For the first time, openSUSE now officially supports  a "dist-upgrade " feature, similar to Debian's. Which is to say, if you've got openSUSE 11.1 installed, you should be able to upgrade to openSUSE 11.2 by updating your list of software repositories  to point to providers of software for openSUSE 11.2, doing a distribution upgrade via the Internet, and have a reasonable chance of success.
The stated reasoning  behind the addition of this feature seems to focus on competition with Ubuntu. Fine then; although the openSUSE installation media's offered the option of updating rather than installing for a while now, it was always a hit and miss affair; usually more miss than hit, so that doing a clean install was often necessary. (One obvious reason is that the installation media only provides a few software repositories; if you had a whole bunch of online repositories active prior to installation, you probably had software installed that wasn't even on the installation media. Novell also seems to be admitting that its software management tools weren't up to the task until now.)
The easiest way to upgrade from openSUSE 11.1 to 11.2 is via the command line. However, that doesn't make for very exciting screenshots, so I elected to install a YaST  module named "wagon " that does the same thing. It failed about halfway through the process, and I had to go back to the command line. If you use "wagon," I hope your results are better than mine! Here's the play-by-play.
(Two things of note: They say that the more repositories you have enabled, the greater the chance that a distribution upgrade won't work. And my screenshots of KDE and GNOME won't look like what you see if you install openSUSE out-of-the-box, since I've re-decorated.)
Step 1: Install "wagon" via YaST.
Step 2: Disable and/or update existing software repositories to their openSUSE 11.2 equivalents.
(This was tedious but mostly meant changing a "1" to a "2" in the repo's URL.)
|Existing repository||New repository|
|Gnome:Backports:2.6 (openSUSE v11.1)||No v11.2 equivalent. Disable.|
|Gnome:Stable:2.6 (openSUSE v11.1)||Gnome:Stable:2.8 (openSUSE v11.2) |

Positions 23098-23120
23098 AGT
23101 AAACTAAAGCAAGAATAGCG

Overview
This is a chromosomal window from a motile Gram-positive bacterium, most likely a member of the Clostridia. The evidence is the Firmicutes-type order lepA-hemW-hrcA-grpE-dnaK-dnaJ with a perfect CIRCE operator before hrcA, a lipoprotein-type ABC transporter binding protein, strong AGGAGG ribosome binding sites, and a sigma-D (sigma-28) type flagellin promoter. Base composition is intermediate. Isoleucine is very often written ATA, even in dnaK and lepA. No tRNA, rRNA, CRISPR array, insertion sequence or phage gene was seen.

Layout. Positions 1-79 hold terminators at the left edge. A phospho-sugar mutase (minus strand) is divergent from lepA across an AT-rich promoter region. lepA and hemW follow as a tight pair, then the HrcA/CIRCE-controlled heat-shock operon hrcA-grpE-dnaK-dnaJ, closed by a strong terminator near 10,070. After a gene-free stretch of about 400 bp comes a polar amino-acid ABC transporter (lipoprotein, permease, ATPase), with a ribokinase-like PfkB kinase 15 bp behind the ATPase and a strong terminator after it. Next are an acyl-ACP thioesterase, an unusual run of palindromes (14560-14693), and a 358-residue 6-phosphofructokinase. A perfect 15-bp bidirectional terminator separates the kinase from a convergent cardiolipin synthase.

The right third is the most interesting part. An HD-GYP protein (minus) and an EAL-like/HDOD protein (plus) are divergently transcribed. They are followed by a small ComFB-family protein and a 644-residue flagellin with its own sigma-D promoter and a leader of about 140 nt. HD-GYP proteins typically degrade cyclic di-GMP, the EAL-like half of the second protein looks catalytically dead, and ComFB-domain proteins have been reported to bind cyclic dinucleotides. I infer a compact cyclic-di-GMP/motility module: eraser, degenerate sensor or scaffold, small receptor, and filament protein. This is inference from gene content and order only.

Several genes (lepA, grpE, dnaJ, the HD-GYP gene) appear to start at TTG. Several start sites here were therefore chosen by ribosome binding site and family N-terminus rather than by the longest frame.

|server:monitoring - v11.1||v11.2 |
|Packman - v11.1||v11.2 |
|openSUSE BuildService - Mozilla - v11.1||v11.2 |
|openSUSE BuildService - Virtualization (VirtualBox) - v11.1||v11.2 |
|openSUSE BuildService - KDE:Community - v11.1||v11.2 |
|openSUSE BuildService - KDE:Backports - v11.1||v11.2 |
|openSUSE BuildService - GNOME:STABLE (v11.1)||No 11.2 equivalent. Disable.|
|openSUSE BuildService - GNOME:Community - v11.1||v11.2 |
|NVIDIA repository - v11.1||v11.2 |
|Main Repository (OSS) - v11.1||v11.2 |
|Main Repository (NON-OSS) - v11.1||v11.2 |
|openSUSE BuildService - KDE:Core Packages - v11.1||v11.2 |
|home:ecanuto (Gnome colors icons) - v11.1||Factory |
|home:cyberorg:experimental (Fusion icon) (v11.1)||No v11.2 equivalent. Disable.|
|Qt 4.5 - v11.1||v11.2 |
|Qt 4.4 - v11.1||v11.2 |
|KDE 4 Playground - 11.1||v11.2 |
|KDE 4 Community - 11.1||v11.2 |
|KDE 4 Core Packages - 11.1||v11.2 |
Step 3: Run "wagon." (Alt+F2 brings up the "run" dialog box in KDE. Command: "kdesu -c yast2 wagon")
Step 4: Follow the prompts.
Fixing dependency errors.
Updating zypper and friends.
Step 5: At this point, the problems started: windows with nothing in them. After several full-sized blank windows came up, another one came up that I couldn't close. I finally used xkill on "wagon".
Step 6: At this point I gave up on "wagon," started up a Konsole session, and used the "zypper dup" command. After answering a few dependency solver questions and accepting the openSUSE license, it was a matter of sitting back and waiting...
Step 7: I'm not sure how long the upgrade took (had to catch some zzzZZZ's) but it was over 3 hours. The only steps left to do were to run the "SuSEconfig" command and reboot.
The only thing I had to do afterwards was to use YaST's "/etc/sysconfig Editor" to change the session manager from "kdm" to "kdm4". Apparently openSUSE 11.1 used a KDE 3-based login manager, and so I got an ugly login screen upon reboot. The only thing that's broken is PulseAudio , GNOME's sound server, which is now often belching static when changing the volume level or playing system sounds. Otherwise, everything seems to work OK. Good job, Novell.